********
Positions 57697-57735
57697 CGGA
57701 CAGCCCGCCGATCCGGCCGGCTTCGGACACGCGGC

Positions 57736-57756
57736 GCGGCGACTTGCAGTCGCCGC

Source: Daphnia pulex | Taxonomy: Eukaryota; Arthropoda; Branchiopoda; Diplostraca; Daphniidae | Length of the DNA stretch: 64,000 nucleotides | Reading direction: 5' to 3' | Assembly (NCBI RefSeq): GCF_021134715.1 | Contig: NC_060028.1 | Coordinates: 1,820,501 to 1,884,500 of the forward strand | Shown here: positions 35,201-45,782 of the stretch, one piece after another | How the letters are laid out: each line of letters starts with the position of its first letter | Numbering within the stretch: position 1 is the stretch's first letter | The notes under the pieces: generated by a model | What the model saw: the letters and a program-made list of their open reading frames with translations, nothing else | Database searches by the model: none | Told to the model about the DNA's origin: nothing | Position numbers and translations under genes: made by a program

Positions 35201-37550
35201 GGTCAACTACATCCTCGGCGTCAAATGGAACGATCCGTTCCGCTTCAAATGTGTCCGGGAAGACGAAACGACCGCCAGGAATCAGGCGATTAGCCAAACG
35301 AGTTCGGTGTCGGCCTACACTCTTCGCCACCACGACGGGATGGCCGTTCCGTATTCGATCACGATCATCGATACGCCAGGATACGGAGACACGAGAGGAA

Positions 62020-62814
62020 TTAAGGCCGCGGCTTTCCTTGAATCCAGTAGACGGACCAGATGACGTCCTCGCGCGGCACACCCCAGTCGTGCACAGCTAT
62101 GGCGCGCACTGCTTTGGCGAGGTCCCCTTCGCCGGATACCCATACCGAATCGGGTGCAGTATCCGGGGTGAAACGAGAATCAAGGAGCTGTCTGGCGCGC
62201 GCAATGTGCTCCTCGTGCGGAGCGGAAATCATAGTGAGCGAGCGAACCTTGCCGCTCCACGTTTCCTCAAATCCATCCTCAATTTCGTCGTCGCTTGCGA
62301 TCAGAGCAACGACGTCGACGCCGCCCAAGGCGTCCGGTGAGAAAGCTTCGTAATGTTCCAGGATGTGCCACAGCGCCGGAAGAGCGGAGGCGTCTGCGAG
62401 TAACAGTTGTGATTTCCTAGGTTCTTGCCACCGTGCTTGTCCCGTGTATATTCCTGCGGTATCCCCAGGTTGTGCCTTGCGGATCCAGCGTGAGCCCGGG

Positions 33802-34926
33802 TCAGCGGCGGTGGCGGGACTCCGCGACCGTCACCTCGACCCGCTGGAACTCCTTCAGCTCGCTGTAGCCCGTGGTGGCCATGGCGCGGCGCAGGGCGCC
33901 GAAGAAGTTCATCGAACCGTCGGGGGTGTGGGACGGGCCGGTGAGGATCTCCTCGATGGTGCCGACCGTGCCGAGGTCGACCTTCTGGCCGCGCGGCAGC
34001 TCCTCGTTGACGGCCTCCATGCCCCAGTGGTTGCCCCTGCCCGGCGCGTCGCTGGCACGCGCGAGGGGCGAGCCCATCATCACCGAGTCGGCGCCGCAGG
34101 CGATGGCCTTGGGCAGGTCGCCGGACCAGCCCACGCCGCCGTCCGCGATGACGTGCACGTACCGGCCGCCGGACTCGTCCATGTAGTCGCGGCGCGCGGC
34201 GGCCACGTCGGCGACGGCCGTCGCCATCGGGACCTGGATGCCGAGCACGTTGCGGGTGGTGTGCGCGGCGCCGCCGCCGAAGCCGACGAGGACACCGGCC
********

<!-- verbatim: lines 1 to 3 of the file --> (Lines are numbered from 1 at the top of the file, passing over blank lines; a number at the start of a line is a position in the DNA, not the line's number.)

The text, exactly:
Positions 57697-57735
57697 CGGA
57701 CAGCCCGCCGATCCGGCCGGCTTCGGACACGCGGC